By Margie Plunkett
The East Ocean Avenue bridge will rise higher and open less frequently when it’s been newly reconstructed, but some nearby neighbors worry that will mean more noise.
Town Manager Mike Bornstein presented the new design of the county-owned bridge, on which construction will begin in summer 2011, to Council members last month. The bridge, which will cost the county about $30 million to rebuild, won’t reopen for about two years.
The span “is still safe, but it has to be replaced,” Mayor David Stewart said, explaining that a rating of 30 represents the threshold of safety – and the Lantana bridge is rated 32.
The bridge will rise from 13 feet to 21 feet, its noisy metal grating will be filled and its railings will be open to allow the beautiful views to show through, said Bornstein. The added height will mean the bridge will need to open 40 percent less to let boats through.
The widened bridge deck creates a wide sidewalk with a concrete barrier separating pedestrians and traffic, he said. The bridge keeper’s cupola is six-sided to provide visibility with tin roof and portholes. And the design beneath the bridge incorporates far fewer pilings, creating a clearer view. There will be room for two boats to pass underneath the bridge at the same time.
The town doesn’t intend to allow fishing from the bridge, hoping to provide a permanent structure underneath for anglers, Mayor Stewart said.
“The county has incorporated many of our concerns” in the new design, Bornstein said, noting at the end of the meeting newly raised concerns that he planned to bring to the engineers’ attention.
“I’m pleased with the bridge,” said Council member Elizabeth Tennyson, She praised the design elements that left intact views of the shimmering Intracoastal Waterway and lush shores. “Some bridges, when you drive across, you can’t see anything.” The structure also drew praise from other Council members, including Tom Deringer who said, “I think it’s a great bridge.”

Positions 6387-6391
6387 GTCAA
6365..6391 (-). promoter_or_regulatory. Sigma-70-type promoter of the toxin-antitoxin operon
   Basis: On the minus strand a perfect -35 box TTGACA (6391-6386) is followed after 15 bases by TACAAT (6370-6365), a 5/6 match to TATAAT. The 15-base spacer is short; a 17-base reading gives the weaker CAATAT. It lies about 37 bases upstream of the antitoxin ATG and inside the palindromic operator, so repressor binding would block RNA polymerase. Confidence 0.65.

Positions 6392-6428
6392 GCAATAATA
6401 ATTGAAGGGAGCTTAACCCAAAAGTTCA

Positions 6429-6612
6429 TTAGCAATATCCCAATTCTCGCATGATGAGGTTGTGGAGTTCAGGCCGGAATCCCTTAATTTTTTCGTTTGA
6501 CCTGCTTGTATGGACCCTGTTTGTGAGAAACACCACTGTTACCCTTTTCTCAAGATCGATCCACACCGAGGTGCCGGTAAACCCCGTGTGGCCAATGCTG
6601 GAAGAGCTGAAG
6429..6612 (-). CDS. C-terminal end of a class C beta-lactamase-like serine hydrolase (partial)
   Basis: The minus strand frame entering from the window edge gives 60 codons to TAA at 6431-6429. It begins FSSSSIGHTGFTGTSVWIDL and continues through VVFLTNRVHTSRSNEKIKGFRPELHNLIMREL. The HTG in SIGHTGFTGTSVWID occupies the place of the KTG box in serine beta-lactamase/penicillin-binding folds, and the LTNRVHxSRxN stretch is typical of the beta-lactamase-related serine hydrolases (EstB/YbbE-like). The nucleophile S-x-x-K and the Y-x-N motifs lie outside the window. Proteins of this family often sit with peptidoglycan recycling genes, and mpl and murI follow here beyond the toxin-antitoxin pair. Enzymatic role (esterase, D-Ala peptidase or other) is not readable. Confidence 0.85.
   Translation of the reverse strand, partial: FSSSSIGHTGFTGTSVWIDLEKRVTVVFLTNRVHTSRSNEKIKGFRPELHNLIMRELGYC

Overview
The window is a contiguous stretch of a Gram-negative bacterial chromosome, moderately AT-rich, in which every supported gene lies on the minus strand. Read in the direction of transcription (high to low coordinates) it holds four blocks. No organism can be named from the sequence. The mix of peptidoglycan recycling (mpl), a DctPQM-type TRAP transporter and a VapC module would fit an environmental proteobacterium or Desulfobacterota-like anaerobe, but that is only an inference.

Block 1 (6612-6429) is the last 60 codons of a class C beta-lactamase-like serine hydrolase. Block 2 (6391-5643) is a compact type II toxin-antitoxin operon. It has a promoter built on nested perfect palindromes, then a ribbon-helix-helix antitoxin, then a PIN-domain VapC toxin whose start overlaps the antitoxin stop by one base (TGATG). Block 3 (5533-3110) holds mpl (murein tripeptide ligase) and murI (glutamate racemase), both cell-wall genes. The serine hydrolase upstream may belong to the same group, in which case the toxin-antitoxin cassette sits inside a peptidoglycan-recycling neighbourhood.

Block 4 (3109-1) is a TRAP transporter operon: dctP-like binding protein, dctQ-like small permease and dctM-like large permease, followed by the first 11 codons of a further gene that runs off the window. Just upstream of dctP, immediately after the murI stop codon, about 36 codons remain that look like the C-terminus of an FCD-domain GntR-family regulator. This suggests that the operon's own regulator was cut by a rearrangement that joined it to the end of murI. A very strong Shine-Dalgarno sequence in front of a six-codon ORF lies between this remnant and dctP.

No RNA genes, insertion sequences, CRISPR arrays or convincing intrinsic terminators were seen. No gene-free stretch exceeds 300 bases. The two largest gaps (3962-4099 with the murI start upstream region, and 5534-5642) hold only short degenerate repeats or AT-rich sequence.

But while one resident who lives right next to the bridge said the design perspective was nice, he said, “There is a need here to study noise mitigation to address how we can best meet the needs of the people living on the island.”
Mitch Mirchandani said because the bridge is three feet higher, the road noises won’t be absorbed by existing shrubbery and will travel further. Gone will be the whirring sound of cars rolling across the grate and the rhythmic thud when they cross joints in the concrete. But nothing will stop the sound of rubber on the road, Mirchandani said. In fact, because the bridge will open less means there will be more car noises.
Fewer bridge openings will mean less noise, however, Bornstein pointed out. But Mirchandani disagreed. “When you live near a bridge, the only time you get quiet is when the bridge is up.”
The mayor asked Bornstein to send Mirchandanis concern to county engineers. The Town Manager will also refer requests including to make the bridge the same color.
The logistics of closing the bridge for construction are immense, involving not only making new arrangements for garbage collection, fire and rescue services and water, but less obvious provisions such as finding a place for the traumahawk helicopter to land when needed.
“Simple things that you take for granted will be cut off for two years for Hypoluxo Island,” Bornstein said.